“25th Floor/High on Rebellion” (Easter, 1978)

Another pair of tracks that are so inseparable as to be almost one — and the whole idea of being “high on rebellion” seems an apt metaphor for the career of the (usually) drug-free Smith. The first song is built around a buzzsawing Lenny Kaye riff, starting with the immortal lines, “We explore the men’s room/ We don’t give a shit” and ending with a commentary on art and music that segues into the spoken word “High on Rebellion,” a meditation on the songwriting process and the magic and insecurities inherent within it. And, we have to say, the idea that Patti Smith occasionally sits on her bed “struggling and filled with dread” is perversely reassuring.

“Up There, Down There” (Dream of Life, 1988)

There’s really no way around the fact that Dream of Life is something of a blot on Smith’s discography — sure, its sentiments are laudable, but Fred “Sonic” Smith’s production and guitar playing are just a wee bit too AOR for our liking, and the songwriting doesn’t get anywhere near the pinnacles of Patti’s 1970s output (or her post-1996 renaissance). The album does have its charms, though — the fist-waving “People Have the Power” is the marquee single, but we prefer the marginally more understated “Up There, Down There.”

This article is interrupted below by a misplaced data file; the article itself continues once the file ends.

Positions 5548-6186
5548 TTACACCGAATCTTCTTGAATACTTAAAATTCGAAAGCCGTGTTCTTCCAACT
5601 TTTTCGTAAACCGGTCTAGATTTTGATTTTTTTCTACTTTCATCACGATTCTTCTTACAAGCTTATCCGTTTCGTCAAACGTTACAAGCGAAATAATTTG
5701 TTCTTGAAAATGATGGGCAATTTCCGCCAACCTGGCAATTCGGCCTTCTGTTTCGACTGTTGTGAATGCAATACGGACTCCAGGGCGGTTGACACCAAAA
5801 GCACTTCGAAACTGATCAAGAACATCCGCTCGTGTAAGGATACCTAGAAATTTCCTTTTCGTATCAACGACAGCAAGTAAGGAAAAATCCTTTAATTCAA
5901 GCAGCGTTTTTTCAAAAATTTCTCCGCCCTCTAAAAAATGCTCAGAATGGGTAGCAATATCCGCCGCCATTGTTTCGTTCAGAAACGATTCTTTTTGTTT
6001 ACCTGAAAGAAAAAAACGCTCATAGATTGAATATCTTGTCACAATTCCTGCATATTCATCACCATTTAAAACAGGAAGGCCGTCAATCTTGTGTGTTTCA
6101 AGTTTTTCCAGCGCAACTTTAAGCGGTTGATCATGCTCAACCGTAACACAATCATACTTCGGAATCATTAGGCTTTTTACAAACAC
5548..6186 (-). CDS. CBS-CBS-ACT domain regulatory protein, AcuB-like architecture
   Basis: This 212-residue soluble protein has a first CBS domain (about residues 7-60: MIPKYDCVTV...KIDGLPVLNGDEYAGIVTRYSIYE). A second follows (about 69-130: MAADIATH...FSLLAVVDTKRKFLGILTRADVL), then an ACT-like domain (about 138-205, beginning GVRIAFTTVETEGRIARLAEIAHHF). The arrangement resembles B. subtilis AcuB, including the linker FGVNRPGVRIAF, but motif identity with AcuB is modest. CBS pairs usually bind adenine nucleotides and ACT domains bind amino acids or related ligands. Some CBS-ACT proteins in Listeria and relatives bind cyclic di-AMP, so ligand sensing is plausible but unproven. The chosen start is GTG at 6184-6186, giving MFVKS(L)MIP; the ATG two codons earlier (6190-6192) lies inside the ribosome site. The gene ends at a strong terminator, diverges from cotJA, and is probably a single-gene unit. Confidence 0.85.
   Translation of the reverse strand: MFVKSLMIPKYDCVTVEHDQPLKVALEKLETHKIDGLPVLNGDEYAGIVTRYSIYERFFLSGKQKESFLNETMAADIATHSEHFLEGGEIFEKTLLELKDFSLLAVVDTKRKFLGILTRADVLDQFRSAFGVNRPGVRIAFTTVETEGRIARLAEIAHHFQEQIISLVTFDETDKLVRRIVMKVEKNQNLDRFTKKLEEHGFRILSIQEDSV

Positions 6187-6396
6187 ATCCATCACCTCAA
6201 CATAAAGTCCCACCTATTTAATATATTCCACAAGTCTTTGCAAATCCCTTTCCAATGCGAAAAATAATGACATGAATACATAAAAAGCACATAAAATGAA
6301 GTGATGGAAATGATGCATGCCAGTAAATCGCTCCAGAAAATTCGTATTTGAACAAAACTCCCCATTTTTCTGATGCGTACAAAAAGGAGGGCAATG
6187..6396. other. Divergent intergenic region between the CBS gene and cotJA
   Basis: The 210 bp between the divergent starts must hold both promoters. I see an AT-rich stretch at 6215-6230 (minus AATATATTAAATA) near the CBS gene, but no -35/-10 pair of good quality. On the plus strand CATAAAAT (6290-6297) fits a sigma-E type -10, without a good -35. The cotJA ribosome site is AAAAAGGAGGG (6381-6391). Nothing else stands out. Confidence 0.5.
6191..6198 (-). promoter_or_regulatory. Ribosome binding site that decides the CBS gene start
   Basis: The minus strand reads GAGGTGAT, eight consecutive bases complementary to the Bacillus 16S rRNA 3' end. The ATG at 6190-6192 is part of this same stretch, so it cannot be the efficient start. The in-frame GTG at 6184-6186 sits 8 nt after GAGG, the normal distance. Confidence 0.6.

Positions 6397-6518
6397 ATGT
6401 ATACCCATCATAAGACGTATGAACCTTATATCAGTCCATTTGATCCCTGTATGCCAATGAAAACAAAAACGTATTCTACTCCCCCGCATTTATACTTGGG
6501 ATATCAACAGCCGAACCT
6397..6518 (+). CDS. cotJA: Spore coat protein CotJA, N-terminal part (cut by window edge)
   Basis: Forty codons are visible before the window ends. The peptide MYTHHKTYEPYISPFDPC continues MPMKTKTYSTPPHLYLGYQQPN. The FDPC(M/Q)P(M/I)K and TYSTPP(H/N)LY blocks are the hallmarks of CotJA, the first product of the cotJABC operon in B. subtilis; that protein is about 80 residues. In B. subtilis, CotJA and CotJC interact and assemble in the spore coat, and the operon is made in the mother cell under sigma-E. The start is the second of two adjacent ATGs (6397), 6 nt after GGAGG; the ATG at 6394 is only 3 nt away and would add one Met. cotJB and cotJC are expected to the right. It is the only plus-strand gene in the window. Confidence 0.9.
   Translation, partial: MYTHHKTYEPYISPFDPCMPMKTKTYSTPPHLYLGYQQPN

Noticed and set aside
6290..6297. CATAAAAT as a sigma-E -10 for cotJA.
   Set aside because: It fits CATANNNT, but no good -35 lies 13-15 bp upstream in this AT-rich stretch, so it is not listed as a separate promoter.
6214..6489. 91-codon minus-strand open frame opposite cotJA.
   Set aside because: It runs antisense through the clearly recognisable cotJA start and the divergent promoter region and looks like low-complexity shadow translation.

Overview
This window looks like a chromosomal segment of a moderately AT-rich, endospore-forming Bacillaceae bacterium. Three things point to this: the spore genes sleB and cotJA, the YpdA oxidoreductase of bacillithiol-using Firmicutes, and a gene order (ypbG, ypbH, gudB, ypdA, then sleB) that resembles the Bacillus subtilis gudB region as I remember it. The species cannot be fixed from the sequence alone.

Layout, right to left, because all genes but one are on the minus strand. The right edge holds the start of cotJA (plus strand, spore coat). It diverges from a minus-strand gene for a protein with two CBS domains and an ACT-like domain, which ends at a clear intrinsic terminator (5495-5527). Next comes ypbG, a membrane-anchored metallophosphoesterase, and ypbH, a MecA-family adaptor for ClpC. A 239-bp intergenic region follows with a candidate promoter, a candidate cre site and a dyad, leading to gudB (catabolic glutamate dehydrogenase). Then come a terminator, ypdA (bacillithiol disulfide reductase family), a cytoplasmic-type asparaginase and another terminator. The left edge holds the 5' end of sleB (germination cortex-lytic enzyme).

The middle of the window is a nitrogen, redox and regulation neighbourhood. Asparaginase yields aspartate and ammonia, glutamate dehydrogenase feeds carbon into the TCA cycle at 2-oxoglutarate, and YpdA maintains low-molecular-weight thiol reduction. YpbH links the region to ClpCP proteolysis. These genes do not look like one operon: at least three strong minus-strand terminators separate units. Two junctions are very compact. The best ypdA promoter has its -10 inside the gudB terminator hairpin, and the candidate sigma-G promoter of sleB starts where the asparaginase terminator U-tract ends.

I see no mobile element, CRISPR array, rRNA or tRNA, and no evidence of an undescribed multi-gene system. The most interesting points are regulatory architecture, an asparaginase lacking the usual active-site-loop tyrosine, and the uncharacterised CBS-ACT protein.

“About a Boy” (Gone Again, 1996)

The rightfully lauded Gone Again was essentially an album about loss — it was released in the wake of the death of Smith’s husband, as well as her friend Robert Mapplethorpe and long-time pianist Richard Sohl. This track, though, is about another early ’90s casualty: Kurt Cobain.

“Last Call” (Peace and Noise, 1997)

While Gone Again attracted plenty of acclaim and good reviews, Smith’s more recent records have largely flown beneath the proverbial radar. This is partially because they’ve been a bit hit-and-miss, it’s true. But still, there’s plenty of goodness to be found — like this stately ballad from 1997’s Peace and Noise, for instance.

“Jubilee” (Trampin’, 2004)

Smith’s never been shy with her politics, and the Bush years seemed to drive her into a frenzy of rage — anyone who’s seen her live over the last ten years will attest to the level of contempt and anger she habitually directed at the White House from the stage. “Jubilee” takes the same sentiments but, instead of being filled with invective, its mood is more reflective, and ultimately optimistic: “We are love and the future,” she sings, “We stand in the midst of fury and weariness… Recruit the dreams that sing to thee/ Let freedom ring.”

“Gimme Shelter” (Twelve, 2007)

“Smells Like Teen Spirit” attracted all the attention, but there are several gems scattered amongst the, um, eccentric selection of songs on Twelve, the covers album that remains Smith’s most recent studio release. Most of her versions don’t diverge greatly from the originals, which makes for some pretty strange listening (particularly the earnest renditions of Paul Simon’s “The Boy in the Bubble” and Tears for Fears’ “Everybody Wants to Rule the World”), but sometimes it works a treat — like here, with an incendiary reading of the Rolling Stones classic.